Such shallow thinking is the exact opposite of what I would hope education is all about. But this is a more and more common belief.

When teachers buy into this belief that students can only enjoy or relate to those books written by people just like themselves and about people just like themselves, then they are explicitly telling students that it is true that they cannot relate to anyone who is different from them. This then becomes a self-fulfilling prophecy. They believe they cannot, so why try? 

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Why bother reading the book, let alone why bother engaging in it or analyzing it?

Of course, it doesn’t take long for this belief to be extended to the professors and to the idea that students of a particular ethnic or racial background should only be taught by a professor of the same ethnic or racial background. And this is a theory that has been promoted throughout higher education.

And what about the larger society? What does all of this say about relationships of people in the same city, neighborhood, street? Better to ignore your neighbor who is of a different racial or ethnic background. How could you possible relate to them? I am certainly glad my neighbors of 18 years, who were Lebanese, did not abide by this practice. We may have had some hiccups and misunderstandings, thanks to a language barrier early on, but soon the kids all played together, we attended each other’s parties, or we gathered for karaoke. We learned from each other. And we could relate to each other—we loved our children, we appreciated friendships, we relied on each other, we valued our property.

Even politicians go along with the idea that students cannot learn outside of their own group identity.

About a year ago [2006], then California Senate Majority Whip, Richard Alarcon, criticized a group of college faculty at the college where I teach for not adequately teaching to the Hispanic community.

“You must teach them from where they come,” he proclaimed. In other words, he elaborated, if students are from a farm, we should teach them math by discussing rows of corn and cows. And if they are from a rough neighborhood, such as Pacoima, California, then we should teach them about Pacoima. 

Apparently, according to Alarcon, a student from Pacoima cannot understand math unless the units discussed come from elements of life in Pacoima. If Johnny’s dad was sentenced to 15 years in prison but got five years off for good behavior, how many years did he serve?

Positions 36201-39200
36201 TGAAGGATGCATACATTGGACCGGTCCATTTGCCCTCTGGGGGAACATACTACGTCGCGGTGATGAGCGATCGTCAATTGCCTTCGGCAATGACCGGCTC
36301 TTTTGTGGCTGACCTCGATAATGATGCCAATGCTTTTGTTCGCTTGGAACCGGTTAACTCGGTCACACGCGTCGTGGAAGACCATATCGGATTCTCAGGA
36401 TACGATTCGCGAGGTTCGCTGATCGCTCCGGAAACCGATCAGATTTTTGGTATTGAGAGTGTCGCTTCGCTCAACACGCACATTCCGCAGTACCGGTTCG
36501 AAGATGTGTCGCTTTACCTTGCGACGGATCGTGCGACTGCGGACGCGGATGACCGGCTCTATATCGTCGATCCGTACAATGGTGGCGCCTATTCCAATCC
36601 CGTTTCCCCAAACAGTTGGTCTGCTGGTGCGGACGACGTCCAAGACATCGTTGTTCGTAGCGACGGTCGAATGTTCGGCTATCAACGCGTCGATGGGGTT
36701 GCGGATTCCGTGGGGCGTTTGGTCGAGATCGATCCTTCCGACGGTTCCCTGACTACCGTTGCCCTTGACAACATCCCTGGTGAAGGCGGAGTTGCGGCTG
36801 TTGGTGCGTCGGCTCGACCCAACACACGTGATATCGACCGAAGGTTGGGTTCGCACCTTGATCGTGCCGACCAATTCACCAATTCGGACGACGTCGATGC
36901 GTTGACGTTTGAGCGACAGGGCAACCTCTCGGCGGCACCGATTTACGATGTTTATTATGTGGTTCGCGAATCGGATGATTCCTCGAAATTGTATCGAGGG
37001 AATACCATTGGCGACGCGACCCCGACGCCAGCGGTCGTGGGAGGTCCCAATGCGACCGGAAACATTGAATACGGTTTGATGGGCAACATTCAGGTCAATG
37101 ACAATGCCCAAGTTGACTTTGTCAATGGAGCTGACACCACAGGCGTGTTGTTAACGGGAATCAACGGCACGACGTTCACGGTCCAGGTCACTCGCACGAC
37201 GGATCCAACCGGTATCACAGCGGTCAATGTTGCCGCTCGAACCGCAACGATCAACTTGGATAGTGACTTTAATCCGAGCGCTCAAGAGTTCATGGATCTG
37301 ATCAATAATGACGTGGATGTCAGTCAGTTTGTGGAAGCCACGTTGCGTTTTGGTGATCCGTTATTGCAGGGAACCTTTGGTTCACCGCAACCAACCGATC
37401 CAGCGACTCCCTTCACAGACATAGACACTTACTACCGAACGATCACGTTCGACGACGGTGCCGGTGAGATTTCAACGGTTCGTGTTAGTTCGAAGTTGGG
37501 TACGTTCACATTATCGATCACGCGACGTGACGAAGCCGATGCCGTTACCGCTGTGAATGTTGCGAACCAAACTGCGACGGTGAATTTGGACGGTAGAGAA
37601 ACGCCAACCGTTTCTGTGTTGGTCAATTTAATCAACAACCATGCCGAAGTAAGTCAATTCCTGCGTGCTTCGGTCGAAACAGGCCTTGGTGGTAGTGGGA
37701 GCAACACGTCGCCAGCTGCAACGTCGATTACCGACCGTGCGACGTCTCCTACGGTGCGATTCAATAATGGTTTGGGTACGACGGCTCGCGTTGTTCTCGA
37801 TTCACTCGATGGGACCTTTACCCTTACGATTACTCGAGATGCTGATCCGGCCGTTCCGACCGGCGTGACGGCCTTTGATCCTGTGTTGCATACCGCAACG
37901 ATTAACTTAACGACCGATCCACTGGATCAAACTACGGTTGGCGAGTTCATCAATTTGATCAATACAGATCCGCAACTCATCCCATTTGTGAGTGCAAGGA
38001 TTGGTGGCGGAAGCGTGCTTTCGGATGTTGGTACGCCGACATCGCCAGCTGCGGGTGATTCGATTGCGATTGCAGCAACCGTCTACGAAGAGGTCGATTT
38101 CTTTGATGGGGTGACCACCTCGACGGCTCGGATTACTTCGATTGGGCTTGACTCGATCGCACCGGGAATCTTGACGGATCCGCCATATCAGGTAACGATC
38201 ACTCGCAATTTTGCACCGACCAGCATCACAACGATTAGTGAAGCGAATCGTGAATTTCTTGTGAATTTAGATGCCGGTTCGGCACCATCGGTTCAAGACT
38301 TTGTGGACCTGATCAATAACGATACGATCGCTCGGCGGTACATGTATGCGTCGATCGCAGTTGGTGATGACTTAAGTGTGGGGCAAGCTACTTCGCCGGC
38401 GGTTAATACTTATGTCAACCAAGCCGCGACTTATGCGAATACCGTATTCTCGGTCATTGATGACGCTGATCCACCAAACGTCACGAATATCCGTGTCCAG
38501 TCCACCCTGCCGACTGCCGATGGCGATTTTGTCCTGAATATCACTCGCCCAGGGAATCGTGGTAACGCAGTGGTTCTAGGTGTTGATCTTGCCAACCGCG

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This is so abhorrently racist I can hardly believe that this has become accepted as obvious. Talk about the “soft bigotry of low expectations.”

But if they already know about life in Pacoima, why do they need to come to school to learn about that? I thought college was about learning other points of views, other cultures, and other lifestyles, and investigating abstract issues that have nothing to do with culture. 

What Alarcon must have missed in school is that when it comes to learning math, the units are irrelevant. We can add rows of corn, numbers of squirrels, ounces of marijuana, karats of diamonds. It is the number that is significant, that is necessary to understand. By only referring to units with which the student is already familiar, how does this expand their minds, broaden their knowledge? 

A student doesn’t need to know what a javelin is to solve the problem “If John had ten javelins and sold three to Juan, how many does he have left?” And maybe with exposure to the word, the student will actually learn what a javelin is. Math is about the numbers. The units are interchangeable. What a student needs to learn is that the formulas, the concepts, are applicable to ALL units, not just the unit given in the example, not just the units with which they have daily contact.

In fact, the ability to apply the concept of addition, for example, to other situations, is a higher thinking skill that we should help all students achieve. Adding rows of corn is the same skill used in adding baseball cards. You do not have to grow up on a farm or be a sports nut to figure that out.

Why would a self-proclaimed leader of the Hispanic community insist that the only way to teach the “community” is to teach them math based on units with which they are familiar? Doesn’t this smack of racism? Aren’t Hispanics just as capable of applying these skills beyond their own worlds? If they already know about rows of corn, don’t we want to teach them about what they do not know? Isn’t this what education is all about?

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Oh boy. Finishing up this installment is getting my heart rate up. I think we have now seen just how detrimental this attitude has been on education and on the students who have been convinced that they are so different from others based on their group identity that they cannot relate to them. And we wonder why our country is so divided.

The next installment expands on that a bit and will discuss how group identity impacts a student’s self-image.

2 thoughts on “Group Identity (Part Nine)

    1. Vickie

      Thank you!! Certainly 25 after years in education I had some crazy experiences and have a lot to say. As for a book? You never know – haha

      Like